As Jesus departed from this earth to take His rightful spot at the right hand of God the Father, He did so for us. Remember what Jesus said to His disciples: Let not your hearts be troubled. Believe in God; believe also in me. In my Father’s house are many rooms. If it were not so, would I have told you that I go to prepare a place for you? And if I go and prepare a place for you, I will come again and will take you to myself, that where I am you may be also (John 14:1-3).

Jesus is up in heaven preparing a place just for us. Just think of the love and care, the attention to detail, the great lengths He is going to in order to make sure all is prepared for our arrival. He can’t wait to have us with Him for all eternity, so He is making sure that our entrance into His house will be far beyond what we could ever ask for or imagine.

But He knows there is more to the journey that remains for us. So, Scripture also says that Christ is the one who is at the right hand of God, who indeed is interceding for us (Romans 8:34). From His throne, Jesus is praying for us, pleading for us, bringing our requests to God the Father Himself. And there is nothing more that the Father delights in hearing than the voice of His Son. So, let us call upon Jesus’ name. He is our advocate with the Father (1st John 2:1).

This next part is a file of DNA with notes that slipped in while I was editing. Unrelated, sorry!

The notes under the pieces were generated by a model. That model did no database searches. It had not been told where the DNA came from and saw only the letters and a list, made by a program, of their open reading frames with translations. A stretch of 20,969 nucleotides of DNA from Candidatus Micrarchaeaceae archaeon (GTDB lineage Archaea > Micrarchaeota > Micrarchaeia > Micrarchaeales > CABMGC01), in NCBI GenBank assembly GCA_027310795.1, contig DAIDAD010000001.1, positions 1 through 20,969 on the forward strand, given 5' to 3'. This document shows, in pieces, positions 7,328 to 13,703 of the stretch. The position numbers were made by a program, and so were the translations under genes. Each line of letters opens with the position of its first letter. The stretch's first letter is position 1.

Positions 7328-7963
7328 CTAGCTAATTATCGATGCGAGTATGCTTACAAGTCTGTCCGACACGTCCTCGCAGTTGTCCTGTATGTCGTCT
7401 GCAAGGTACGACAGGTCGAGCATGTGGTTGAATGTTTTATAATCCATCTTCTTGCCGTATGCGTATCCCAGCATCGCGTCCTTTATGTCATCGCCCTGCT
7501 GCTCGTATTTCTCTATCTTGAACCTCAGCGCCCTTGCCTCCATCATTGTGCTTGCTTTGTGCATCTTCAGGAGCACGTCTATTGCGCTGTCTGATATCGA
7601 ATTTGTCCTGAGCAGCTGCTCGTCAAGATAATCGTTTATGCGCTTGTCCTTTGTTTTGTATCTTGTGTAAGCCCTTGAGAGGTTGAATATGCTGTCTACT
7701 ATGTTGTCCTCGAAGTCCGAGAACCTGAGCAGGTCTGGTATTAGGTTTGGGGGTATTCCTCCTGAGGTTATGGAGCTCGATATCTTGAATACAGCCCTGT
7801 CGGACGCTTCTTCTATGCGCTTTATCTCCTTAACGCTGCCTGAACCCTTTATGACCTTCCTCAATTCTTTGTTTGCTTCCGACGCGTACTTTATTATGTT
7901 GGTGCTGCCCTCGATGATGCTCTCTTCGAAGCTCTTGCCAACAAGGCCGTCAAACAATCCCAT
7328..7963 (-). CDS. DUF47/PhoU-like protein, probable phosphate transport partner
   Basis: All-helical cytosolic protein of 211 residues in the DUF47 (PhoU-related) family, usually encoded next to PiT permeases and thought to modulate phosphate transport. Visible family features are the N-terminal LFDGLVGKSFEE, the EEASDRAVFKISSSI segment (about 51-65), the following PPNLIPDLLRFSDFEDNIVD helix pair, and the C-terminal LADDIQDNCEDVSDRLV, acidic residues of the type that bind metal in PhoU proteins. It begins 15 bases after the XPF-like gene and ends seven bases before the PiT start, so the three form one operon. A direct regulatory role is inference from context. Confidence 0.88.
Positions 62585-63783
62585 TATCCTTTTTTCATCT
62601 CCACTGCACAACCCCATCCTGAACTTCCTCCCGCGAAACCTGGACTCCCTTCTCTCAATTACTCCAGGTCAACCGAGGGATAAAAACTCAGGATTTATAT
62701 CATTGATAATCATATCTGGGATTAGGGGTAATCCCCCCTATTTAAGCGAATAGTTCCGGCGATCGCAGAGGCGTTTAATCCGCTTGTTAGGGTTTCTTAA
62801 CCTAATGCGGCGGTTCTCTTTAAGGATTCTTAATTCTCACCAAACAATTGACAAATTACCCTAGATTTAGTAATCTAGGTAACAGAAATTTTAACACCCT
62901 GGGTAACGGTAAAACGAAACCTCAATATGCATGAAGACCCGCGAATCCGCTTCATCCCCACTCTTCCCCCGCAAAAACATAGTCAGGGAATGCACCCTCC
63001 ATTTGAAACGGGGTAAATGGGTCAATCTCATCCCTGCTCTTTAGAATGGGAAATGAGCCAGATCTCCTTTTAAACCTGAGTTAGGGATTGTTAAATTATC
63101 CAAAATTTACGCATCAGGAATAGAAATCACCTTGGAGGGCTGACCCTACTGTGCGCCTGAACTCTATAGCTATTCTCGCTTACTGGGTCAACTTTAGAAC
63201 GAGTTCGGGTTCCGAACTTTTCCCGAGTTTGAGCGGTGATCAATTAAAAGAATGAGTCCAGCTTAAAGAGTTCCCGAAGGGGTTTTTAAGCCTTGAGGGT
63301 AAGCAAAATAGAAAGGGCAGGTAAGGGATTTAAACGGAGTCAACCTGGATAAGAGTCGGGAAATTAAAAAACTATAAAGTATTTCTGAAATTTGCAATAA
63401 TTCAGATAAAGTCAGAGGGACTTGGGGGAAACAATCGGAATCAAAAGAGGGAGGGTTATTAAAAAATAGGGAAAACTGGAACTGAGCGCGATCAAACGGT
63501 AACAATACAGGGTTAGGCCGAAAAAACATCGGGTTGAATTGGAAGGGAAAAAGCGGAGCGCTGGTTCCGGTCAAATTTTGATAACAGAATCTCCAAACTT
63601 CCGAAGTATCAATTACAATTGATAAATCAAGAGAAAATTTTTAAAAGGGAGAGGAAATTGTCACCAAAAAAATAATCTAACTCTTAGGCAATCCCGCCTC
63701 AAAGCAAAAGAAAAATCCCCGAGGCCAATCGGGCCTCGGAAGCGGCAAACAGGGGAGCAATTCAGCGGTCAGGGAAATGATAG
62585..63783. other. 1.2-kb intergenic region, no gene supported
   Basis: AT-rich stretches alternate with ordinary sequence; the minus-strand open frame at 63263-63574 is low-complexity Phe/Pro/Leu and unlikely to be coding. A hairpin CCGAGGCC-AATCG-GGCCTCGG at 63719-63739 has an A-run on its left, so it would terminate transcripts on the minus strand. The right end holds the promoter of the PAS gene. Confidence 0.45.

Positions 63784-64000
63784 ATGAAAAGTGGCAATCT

As our advocate then, He exercises His authority and power for our benefit. Through the means of grace, through Word and Sacraments, Christ the King protects us from the evil one. Through the means of grace, Christ the King prepares us for His final return giving us forgiveness of sins, life, and salvation.

Now to our human minds, it often doesn’t make sense how words and water, simple bread and wine can do all that. To our minds it would seem to make more sense if Jesus would have just stayed on earth. But His being on His throne in heaven in no way diminishes the impact He still has here on earth.

The Ascension of Our Lord is in no way a retreat into heaven, but it is instead an advance of Christ’s saving work here on earth. Not by our own reason or strength are we able to grasp this to be true. In fact, all too often we take God’s gifts of Word and Sacrament for granted, failing to prioritize it in our busy lives. Which is why, just like the disciples who stood looking into heaven, we need help to believe that the Ascension of Our Lord is no abandonment, but it is exactly what we need from our King.

It is as Jesus told His disciples, Nevertheless, I tell you the truth, it is to your advantage that I go away, for if I do not go away, the Helper will not come to you. But if I go, I will send him to you (John 16:7).

This is why the disciples worshiped and rejoiced as they saw Jesus go up into heaven as He had opened their minds to the Scriptures. They knew He was not abandoning them. He was sending them the Helper, just as He promised. He was sending them out to be His witnesses, to proclaim the good news of great joy that would be for all people. And all along the way, He would be there to help them, support them, equip them, and strengthen them.